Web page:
Residence: Mount Vernon
Education: Western Washington University, theater and French
Why did you move to Skagit County? “I was living in Chicago, and started considering getting into farming in the Midwest, but I got a job working at Rabbit Fields Farm in Skagit County. I’d always loved Skagit and this is where I wanted to be.”
Planning and preparation at Bellingham’s St. Joseph hospital continues in earnest for a potential surge in COVID-19 cases that hospitals around the world have seen during the coronavirus pandemic, PeaceHealth officials say.
The officials spoke to The Bellingham Herald Saturday, March 28, in response to concerns raised earlier this month by longtime Bellingham Emergency Department doctor Ming Lin over the hospital’s testing and screening procedures, how well the hospital is protecting its caregivers on the front line and how prepared it is to face the pandemic.
Lin said Friday, March 27, that he was fired over his public criticism of the hospital.
Hospitalizations for patients with symptoms of COVID-19-like illnesses in Washington declined last week by more than 20%, a hopeful sign for the region and a nation gripped by the coronavirus pandemic.
The state Department of Health (DOH) survey, covering the seven-day period that ended Saturday, tallied 193 admissions of patients with symptoms of fever, cough and shortness of breath, down from 251 the previous week. This also marks the end of a monthlong rise in these admissions, which dates back to the last week in February, when only 61 hospitalizations of COVID-19-like illness were counted in Washington state.
“It is a little bit of good news,” said Amy Reynolds, DOH spokeswoman.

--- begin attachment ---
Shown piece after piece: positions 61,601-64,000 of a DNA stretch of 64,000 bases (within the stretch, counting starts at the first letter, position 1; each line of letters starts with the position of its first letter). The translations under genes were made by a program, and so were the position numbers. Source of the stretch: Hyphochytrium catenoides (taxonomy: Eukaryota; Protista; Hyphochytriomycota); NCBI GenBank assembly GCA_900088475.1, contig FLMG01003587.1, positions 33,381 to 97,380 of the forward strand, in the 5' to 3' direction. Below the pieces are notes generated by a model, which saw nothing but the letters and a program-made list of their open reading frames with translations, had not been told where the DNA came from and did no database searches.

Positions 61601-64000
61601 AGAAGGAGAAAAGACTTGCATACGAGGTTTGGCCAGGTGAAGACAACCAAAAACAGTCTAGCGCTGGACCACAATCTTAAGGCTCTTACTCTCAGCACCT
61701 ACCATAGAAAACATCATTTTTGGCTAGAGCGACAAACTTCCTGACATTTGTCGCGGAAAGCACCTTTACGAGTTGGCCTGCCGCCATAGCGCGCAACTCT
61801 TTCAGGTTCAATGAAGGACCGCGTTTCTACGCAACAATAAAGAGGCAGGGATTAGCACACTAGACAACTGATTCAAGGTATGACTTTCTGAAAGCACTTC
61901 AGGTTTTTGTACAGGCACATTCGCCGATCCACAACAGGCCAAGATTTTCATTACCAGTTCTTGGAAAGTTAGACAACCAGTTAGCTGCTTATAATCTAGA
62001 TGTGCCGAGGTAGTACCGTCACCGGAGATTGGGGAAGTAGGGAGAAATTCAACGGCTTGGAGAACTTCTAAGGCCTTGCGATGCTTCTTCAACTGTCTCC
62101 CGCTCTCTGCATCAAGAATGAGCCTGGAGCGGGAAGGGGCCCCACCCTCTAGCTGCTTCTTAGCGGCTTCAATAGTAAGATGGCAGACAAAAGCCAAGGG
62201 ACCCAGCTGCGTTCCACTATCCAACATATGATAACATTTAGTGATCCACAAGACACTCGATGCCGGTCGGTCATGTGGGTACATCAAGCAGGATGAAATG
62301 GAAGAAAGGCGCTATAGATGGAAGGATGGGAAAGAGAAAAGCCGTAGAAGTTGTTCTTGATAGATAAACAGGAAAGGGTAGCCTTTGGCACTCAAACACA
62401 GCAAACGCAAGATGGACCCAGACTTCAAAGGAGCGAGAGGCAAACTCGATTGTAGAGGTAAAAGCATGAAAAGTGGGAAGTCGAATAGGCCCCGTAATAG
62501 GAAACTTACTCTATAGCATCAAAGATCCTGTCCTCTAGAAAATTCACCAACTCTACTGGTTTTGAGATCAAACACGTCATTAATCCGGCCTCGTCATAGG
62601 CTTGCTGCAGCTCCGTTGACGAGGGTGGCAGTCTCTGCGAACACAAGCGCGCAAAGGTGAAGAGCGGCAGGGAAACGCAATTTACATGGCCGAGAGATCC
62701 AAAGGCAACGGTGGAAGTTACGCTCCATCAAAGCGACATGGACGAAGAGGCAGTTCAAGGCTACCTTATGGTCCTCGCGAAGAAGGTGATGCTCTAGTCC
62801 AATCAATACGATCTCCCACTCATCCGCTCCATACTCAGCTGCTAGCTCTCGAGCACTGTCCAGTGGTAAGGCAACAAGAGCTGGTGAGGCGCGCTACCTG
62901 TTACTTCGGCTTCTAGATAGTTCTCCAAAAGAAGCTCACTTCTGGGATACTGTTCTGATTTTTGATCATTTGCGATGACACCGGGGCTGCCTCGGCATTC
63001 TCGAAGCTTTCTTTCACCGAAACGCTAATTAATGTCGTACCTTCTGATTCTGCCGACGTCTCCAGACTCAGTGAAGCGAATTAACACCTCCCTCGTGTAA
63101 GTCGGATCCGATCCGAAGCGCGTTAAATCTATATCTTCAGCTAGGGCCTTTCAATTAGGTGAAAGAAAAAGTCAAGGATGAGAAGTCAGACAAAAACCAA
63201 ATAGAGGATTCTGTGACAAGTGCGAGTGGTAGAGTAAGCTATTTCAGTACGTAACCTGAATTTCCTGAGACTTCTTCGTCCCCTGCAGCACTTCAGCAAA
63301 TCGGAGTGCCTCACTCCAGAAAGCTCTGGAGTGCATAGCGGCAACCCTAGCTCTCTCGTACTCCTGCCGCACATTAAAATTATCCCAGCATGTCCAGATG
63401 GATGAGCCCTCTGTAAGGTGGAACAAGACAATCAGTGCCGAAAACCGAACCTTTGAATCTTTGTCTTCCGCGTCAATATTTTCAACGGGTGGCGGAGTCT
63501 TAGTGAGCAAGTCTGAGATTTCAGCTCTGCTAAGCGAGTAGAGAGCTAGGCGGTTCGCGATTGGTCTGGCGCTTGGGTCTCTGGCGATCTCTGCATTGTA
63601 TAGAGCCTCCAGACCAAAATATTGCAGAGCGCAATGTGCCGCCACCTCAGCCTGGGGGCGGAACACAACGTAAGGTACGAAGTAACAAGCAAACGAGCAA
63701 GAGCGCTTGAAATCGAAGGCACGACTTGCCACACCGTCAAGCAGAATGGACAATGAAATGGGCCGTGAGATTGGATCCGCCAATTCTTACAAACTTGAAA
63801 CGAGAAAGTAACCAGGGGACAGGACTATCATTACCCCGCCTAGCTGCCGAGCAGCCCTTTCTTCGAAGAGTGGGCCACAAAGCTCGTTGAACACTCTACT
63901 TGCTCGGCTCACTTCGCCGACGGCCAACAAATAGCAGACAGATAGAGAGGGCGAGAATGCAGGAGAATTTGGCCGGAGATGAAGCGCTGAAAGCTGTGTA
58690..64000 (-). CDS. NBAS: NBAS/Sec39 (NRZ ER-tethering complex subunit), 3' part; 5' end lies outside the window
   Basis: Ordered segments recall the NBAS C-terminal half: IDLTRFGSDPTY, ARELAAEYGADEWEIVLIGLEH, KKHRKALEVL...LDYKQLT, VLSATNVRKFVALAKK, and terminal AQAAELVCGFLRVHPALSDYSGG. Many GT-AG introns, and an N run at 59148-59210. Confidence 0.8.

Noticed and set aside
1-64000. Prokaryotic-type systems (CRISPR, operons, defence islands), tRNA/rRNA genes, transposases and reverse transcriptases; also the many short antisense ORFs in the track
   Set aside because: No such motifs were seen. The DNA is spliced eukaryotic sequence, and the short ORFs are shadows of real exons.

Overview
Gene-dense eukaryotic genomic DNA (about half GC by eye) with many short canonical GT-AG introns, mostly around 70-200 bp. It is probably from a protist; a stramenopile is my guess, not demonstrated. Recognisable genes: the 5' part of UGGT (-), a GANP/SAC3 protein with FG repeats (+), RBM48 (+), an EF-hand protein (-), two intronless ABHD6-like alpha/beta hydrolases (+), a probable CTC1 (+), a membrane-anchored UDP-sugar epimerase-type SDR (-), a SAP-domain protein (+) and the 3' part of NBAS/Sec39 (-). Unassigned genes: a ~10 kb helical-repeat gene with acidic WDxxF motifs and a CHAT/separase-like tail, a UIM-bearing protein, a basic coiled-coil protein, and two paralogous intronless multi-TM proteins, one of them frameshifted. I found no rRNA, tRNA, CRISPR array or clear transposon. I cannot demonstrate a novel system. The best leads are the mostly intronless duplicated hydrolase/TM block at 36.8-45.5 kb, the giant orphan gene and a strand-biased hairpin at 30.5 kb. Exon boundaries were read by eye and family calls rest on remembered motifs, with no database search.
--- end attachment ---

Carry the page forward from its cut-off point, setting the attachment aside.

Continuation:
The University of Washington was one of the first U.S. institutions to move online amid the pandemic. Here's how faculty say the transition is going.
Getting the lab validated took many long hours over the past few weeks, Bull said, but a recent decrease in the number of other types of tests requested helped create time to move through the process. Northwest Laboratory will use 14 Western Washington University grad students to assist with the testing.
Bracing the nation for a coronavirus death toll that could exceed 100,000 people, President Donald Trump extended restrictive social distancing guidelines through April, bowing to public health experts who presented him with even more dire projections for the expanding coronavirus pandemic.
It was a stark shift in tone by the Republican president, who only days ago mused about the country reopening in a few weeks. From the Rose Garden, he said his Easter revival hopes had only been “aspirational.”
Given the new restrictions in place to stop the spread of the coronavirus, Whatcom’s construction industry is in a situation similar to what restaurants and bars have been dealing with the past two weeks.
Washington state Gov. Jay Inslee recently clarified what was considered essential construction work in his “Stay Home, Stay Healthy” plan, indicating most projects need to stop until at least Wednesday, April 8.
The Ferndale family of a recent graduate from Western Washington University had been looking forward to the March 21st WWU graduation ceremony but were disappointed when it was cancelled as part of the state’s social distancing mandates to minimize the spread of the COVID-19 disease.
“They cancelled the last couple of weeks for the quarter, they cancelled the graduation ceremony and the restaurant we were going to for the celebratory lunch had to close,” the mom explained in an email. Then she saw a story on TV about a birthday party with a parade of cars. She said it was only 3 cars but “it’s still a parade.”
President Donald Trump signed an unprecedented $2.2 trillion economic rescue package into law Friday, after swift and near-unanimous action by Congress to support businesses, rush resources to overburdened health care providers and help struggling families during the deepening coronavirus epidemic.
Acting with unity and resolve unseen since the 9/11 attacks, Washington moved urgently to stem an economic free fall caused by widespread restrictions meant to slow the spread of the virus that have shuttered schools, closed businesses and brought American life in many places to a virtual standstill.
New unemployment insurance claims soared for the week ending March 21 as Washington state workers stayed home under Gov. Jay Inslee’s order.
The number of Whatcom residents filing for unemployment benefits totaled 4,428, according to new data from the Washington State Employment Security Department. That’s a huge jump compared to the previous week, when 238 people filed an initial claim.